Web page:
Northern Ireland has “had a political process at the cost of a peace process”, believes Clare Bailey MLA, the leader of the Green Party in Northern Ireland. She is highly critical of the limited progress since the Good Friday Agreement 21 years ago and the lack of real social integration. She was speaking in the latest Forward Together podcast.
Clare questions who has benefited since the signing of the Good Friday Agreement. “Certainly within the working class and the most deprived areas in Northern Ireland and those communities – they certainly haven’t seen a pay-off,” she argues. Clare references the lack of government, squeezed budgets, welfare reform, “soaring levels of poverty” and “more people dying by suicide since the signing of the Good Friday agreement than were ever killed in the troubles. We have intergenerational trauma.”
She lists her frustrations with lack of progress. “We have more peace walls in Northern Ireland now than we did during the conflict. Our education system hasn’t moved on. Back in 1981, I was one of the first 28 pupils to attend Lagan [integrated] College when it first opened. There were protests at the door of the school. Our buses were smashed and we were identified by our uniforms…. But yet here we are almost 38 years later with only 65 of our schools both primary and post primary that are under the integrated banner…. Over the past 20 years I’ve seen little attempt at integration.”
Clare adds that it is wrong to believe that we should wait for politics and the economy to improve before civic society is strengthened. “We need to hear a civic voice,” she urges, adding that “citizens’ assemblies [are] an excellent model to start engaging with.”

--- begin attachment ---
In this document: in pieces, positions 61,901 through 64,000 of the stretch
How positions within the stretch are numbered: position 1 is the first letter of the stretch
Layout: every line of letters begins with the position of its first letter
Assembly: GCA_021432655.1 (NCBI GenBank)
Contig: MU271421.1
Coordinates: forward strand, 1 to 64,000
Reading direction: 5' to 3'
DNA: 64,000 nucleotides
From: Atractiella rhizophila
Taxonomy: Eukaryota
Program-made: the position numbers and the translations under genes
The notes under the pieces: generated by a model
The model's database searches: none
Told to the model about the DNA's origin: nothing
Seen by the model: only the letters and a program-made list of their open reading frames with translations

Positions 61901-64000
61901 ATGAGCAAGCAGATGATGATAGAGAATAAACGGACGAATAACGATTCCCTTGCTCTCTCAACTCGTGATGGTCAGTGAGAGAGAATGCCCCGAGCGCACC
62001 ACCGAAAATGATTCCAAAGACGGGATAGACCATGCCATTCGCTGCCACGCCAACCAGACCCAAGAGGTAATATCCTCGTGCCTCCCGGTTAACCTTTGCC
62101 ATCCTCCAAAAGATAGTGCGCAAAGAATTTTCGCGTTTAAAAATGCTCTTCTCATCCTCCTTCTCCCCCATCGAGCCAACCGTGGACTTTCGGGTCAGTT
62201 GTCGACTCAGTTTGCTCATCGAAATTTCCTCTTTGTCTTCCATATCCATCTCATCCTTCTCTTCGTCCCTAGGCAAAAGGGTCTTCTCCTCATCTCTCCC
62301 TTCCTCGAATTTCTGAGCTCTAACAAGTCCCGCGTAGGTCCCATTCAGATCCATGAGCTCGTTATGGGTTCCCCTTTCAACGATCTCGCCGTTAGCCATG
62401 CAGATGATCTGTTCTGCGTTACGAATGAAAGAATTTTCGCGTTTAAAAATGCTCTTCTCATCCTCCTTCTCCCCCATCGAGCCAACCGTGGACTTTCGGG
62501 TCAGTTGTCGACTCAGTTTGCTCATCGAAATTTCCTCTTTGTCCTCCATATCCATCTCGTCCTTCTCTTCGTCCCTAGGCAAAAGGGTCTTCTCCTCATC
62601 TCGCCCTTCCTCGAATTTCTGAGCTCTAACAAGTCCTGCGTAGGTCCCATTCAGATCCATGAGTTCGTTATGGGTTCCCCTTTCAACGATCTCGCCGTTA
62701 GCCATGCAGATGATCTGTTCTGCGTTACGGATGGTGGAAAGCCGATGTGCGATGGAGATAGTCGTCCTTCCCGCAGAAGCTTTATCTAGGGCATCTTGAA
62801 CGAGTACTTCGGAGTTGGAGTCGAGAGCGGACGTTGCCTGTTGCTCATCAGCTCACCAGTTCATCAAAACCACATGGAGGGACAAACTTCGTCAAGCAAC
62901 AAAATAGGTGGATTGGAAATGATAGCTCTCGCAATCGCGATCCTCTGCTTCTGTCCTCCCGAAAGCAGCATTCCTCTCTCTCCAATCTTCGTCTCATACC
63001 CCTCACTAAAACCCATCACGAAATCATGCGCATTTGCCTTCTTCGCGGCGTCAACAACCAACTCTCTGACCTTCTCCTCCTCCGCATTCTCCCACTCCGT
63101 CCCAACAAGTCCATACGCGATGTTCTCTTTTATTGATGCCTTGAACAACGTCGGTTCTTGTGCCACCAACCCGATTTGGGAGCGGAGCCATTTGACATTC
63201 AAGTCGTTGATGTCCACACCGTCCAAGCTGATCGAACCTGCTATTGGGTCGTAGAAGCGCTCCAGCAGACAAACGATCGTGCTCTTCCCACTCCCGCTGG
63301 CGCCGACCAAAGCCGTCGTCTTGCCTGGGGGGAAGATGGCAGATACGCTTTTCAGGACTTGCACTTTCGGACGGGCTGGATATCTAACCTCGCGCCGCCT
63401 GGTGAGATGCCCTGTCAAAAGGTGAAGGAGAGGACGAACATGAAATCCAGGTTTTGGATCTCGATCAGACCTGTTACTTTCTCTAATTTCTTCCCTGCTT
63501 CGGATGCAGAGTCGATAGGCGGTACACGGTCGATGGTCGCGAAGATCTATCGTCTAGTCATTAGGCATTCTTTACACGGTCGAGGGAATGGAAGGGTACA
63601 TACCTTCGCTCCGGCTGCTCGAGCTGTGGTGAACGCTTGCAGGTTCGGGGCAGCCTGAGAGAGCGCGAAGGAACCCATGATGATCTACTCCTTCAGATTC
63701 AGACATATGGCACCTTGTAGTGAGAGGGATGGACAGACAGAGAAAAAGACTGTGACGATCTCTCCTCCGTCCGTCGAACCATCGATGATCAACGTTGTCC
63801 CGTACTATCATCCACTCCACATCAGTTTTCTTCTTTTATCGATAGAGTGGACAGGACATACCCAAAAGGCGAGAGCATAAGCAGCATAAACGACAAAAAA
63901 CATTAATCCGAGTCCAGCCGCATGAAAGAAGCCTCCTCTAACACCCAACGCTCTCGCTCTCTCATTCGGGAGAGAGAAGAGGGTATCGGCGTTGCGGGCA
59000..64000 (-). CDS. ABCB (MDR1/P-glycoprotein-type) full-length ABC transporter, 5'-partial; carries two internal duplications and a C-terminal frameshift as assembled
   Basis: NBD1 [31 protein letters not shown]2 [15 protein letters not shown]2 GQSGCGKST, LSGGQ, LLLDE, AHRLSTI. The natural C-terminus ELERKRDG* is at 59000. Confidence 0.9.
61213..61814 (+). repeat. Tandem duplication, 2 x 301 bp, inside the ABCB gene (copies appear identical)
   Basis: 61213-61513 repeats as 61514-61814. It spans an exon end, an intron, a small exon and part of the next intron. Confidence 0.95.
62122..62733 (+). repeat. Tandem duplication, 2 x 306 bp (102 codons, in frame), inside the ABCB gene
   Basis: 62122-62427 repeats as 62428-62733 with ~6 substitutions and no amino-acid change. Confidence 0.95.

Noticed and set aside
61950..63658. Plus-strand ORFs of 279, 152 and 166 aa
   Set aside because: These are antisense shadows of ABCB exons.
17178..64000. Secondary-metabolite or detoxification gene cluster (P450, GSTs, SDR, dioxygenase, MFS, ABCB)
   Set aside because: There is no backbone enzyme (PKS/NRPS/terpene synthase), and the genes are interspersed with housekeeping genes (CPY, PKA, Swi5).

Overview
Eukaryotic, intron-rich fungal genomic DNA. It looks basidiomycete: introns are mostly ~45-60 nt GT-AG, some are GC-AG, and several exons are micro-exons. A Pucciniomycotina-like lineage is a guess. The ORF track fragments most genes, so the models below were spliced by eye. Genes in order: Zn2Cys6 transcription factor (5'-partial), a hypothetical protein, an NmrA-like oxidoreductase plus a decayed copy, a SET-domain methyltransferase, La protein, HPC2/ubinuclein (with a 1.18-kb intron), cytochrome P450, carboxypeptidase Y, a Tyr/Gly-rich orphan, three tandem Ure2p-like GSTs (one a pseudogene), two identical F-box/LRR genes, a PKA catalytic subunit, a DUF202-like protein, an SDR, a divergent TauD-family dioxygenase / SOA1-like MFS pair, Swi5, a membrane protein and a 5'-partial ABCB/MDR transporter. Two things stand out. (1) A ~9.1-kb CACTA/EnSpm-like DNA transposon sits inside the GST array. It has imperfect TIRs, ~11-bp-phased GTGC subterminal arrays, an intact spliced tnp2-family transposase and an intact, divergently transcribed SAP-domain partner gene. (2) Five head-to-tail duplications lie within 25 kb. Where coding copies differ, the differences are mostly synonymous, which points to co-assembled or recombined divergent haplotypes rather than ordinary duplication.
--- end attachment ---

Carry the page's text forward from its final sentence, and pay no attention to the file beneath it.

She makes clear her frustration with elements of mainstream British and Northern Irish politics. “We have hardline Brexiteers who are pushing for a no deal Brexit and openly admitting that they’d never even read the Good Friday Agreement. And nationalist parties whose raison d’être has always been about a united Ireland, they’ve reached this point and [they are] still not willing to put their ideas on the table of what that is.”
This context, she suggests, is dangerous. “We are still a deeply traumatised society. It doesn’t take much to just scratch those open wounds. People are still living with fear and it’s getting worse because we’re not dealing with it.”
As far as Clare is concerned, the Assembly – when functioning – is itself an expression of sectarian division. “I have to designate myself as either a nationalist or a unionist. And if I don’t agree with either, or don’t identify as either, I’m automatically designated as ‘an other’. I designated myself as a feminist when I was first elected and the computer does not compute. So I am automatically an ‘other’. So therefore my ‘other’ vote in some Assembly debates is lesser than that of a nationalist or a unionist. And it’s in those types of situations I mean by saying sectarianism has been written into the heart of the institutions.”
For the future, the challenge of climate change is the most important issue. “If we want a united Ireland, we need to talk about transformation and we need to be in no doubt whatsoever that a new Ireland is coming. And she’s on her way and she’s called climate chaos. We’ve been given 12 years to the point of no return from the Intergovernmental Panel on Climate Change – when, if we do not radically change our lifestyles, our behaviours, then the damage that will be done will be irreparable. So we will be forced into renegotiating who we are on this island. How do we get along. What our relationships are. But more importantly, how we do business together. So I am in no doubt that a new Ireland is coming, but I don’t believe that it’s the one many people are thinking of.”
The latest podcast interview is available here. The podcasts are also available on iTunes and Spotify.
- Holywell Trust receives support for the Forward Together Podcast through the Media Grant Scheme and Core Funding Programme of Community Relations Council and Good Relations Core Funding Programme of Derry City and Strabane District Council.
Paul Gosling is editor of ‘Lessons from the Troubles and an Unsettled Peace’, author of ‘A New Ireland’ and ‘The Fall of the Ethical Bank’ and co-author of ‘Abuse of Trust’, the story of a child abuse scandal in Leicestershire. He is engaged by the Holywell Trust charity on peace and reconciliation projects.